The sea makes a cameo appearance in every stanza. In the first, dead folks are rising up from the bottom. In the second, the sea is depicted as a "winding" kind of place that's similar to life's twists and turns. And in the third we get to hear the sea with its waves breaking loudly on seashores. All in all it's a prominent symbol that's getting at life, its crazy turns, and its beauty that we often take for granted.
Line 7: Here the bottom of the sea is used as a symbol to help represent just how far folks can "rise up" after death.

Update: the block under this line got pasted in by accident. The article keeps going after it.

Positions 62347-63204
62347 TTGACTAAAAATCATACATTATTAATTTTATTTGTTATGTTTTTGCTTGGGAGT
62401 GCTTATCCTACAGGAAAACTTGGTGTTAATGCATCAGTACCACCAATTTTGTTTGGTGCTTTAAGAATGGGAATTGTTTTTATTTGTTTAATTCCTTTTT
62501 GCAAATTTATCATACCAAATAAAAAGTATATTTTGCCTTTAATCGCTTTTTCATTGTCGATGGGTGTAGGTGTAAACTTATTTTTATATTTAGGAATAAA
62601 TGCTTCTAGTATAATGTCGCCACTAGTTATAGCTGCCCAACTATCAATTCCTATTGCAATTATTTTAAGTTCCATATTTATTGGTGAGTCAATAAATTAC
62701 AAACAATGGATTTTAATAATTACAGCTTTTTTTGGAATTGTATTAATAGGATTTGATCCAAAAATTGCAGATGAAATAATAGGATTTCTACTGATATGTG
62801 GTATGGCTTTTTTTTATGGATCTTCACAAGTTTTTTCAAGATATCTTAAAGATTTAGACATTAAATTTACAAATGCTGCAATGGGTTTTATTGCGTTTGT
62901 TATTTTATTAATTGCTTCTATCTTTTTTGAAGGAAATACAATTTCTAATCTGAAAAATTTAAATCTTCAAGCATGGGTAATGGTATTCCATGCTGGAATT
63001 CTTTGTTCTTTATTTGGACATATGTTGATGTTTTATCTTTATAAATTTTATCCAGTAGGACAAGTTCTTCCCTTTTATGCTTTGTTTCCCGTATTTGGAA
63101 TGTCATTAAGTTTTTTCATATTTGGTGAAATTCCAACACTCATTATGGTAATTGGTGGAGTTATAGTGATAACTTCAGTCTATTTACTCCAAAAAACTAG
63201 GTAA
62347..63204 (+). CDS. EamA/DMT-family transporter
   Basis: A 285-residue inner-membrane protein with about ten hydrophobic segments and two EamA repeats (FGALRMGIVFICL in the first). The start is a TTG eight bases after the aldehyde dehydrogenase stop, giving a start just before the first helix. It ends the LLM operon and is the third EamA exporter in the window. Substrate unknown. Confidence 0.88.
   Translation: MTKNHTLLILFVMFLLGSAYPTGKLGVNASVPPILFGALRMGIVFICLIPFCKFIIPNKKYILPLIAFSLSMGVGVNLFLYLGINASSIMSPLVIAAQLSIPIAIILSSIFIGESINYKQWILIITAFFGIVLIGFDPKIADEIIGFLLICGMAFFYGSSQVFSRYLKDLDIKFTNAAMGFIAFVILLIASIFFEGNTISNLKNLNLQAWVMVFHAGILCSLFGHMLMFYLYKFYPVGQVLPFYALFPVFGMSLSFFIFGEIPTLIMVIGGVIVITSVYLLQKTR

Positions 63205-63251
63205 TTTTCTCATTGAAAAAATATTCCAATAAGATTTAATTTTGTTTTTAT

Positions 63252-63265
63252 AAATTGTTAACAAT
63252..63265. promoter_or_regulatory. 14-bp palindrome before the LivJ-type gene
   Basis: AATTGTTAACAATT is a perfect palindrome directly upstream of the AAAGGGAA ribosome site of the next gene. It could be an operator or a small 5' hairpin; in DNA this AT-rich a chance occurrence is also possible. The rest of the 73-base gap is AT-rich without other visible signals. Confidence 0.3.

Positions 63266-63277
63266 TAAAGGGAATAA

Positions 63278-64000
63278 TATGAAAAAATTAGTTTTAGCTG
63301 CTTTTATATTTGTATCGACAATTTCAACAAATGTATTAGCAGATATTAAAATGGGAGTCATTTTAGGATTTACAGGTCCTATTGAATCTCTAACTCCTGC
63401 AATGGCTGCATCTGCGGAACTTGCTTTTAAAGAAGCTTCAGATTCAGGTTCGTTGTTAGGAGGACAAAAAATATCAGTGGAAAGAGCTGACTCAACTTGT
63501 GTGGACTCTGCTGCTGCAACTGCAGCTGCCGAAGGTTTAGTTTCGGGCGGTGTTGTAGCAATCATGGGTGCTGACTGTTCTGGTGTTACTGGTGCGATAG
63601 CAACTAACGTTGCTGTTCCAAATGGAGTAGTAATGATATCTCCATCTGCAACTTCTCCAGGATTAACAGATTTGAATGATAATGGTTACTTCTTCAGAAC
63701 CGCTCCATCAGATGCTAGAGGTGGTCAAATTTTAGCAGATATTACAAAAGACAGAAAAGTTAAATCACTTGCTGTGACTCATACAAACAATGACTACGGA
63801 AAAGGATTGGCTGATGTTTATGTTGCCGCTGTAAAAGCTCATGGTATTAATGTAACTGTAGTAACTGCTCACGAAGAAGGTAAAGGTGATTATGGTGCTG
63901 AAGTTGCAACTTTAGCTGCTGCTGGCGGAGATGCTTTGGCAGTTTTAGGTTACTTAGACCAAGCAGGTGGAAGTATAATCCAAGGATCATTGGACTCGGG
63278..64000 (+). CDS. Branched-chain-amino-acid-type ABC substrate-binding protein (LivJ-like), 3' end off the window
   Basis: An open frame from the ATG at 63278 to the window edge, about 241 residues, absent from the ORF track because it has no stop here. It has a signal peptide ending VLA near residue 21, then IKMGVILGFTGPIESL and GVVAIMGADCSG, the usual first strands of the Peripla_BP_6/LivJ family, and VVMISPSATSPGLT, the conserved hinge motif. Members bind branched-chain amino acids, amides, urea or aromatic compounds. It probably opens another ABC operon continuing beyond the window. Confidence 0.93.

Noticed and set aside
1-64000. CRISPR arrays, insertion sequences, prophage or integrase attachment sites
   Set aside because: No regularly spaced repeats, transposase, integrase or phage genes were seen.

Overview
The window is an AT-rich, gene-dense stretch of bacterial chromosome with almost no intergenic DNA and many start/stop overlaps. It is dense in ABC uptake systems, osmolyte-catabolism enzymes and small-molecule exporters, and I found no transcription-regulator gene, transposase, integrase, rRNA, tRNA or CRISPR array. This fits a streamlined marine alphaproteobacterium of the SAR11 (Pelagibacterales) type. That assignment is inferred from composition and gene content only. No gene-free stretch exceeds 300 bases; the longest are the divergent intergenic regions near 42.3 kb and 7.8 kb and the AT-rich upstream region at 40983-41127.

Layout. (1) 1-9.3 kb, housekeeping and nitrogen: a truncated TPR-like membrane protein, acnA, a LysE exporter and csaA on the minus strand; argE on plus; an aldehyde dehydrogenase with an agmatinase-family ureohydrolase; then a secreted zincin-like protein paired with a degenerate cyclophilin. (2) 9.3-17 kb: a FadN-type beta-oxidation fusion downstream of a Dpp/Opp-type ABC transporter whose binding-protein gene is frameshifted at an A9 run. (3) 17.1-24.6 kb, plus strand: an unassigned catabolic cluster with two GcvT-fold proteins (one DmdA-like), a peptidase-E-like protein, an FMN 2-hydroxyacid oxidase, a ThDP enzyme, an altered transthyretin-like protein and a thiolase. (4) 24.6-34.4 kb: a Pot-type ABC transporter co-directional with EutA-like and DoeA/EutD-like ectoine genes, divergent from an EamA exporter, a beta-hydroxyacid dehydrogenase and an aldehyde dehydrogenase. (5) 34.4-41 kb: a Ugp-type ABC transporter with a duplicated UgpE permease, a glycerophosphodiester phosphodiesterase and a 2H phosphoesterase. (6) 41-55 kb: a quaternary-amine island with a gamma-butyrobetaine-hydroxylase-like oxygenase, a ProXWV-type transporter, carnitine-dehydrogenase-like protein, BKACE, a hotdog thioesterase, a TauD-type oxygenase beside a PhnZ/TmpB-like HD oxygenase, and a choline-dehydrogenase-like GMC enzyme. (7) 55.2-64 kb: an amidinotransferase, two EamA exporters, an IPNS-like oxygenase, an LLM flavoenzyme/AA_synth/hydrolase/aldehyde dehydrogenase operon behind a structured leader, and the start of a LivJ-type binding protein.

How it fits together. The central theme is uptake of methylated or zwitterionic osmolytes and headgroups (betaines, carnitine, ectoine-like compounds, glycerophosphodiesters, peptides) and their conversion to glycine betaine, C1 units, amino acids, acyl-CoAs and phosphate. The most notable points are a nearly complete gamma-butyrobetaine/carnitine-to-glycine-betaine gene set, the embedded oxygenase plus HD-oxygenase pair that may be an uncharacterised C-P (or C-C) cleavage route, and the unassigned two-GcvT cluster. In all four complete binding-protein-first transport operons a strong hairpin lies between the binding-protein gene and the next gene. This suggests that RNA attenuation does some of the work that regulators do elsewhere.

Lines 11-12: The "windings of the sea" are like life's twists and turns. Sometimes we get lost in the confusion, but after death those "lying long shall not die windily," meaning things won't be so confusing anymore.
Line 21: Sometimes we take for granted the beauty of the waves crashing against seashores. So here the sea is representative of the natural beauty that's exclusive to life. After all, there aren't any seashores in the cosmos, right?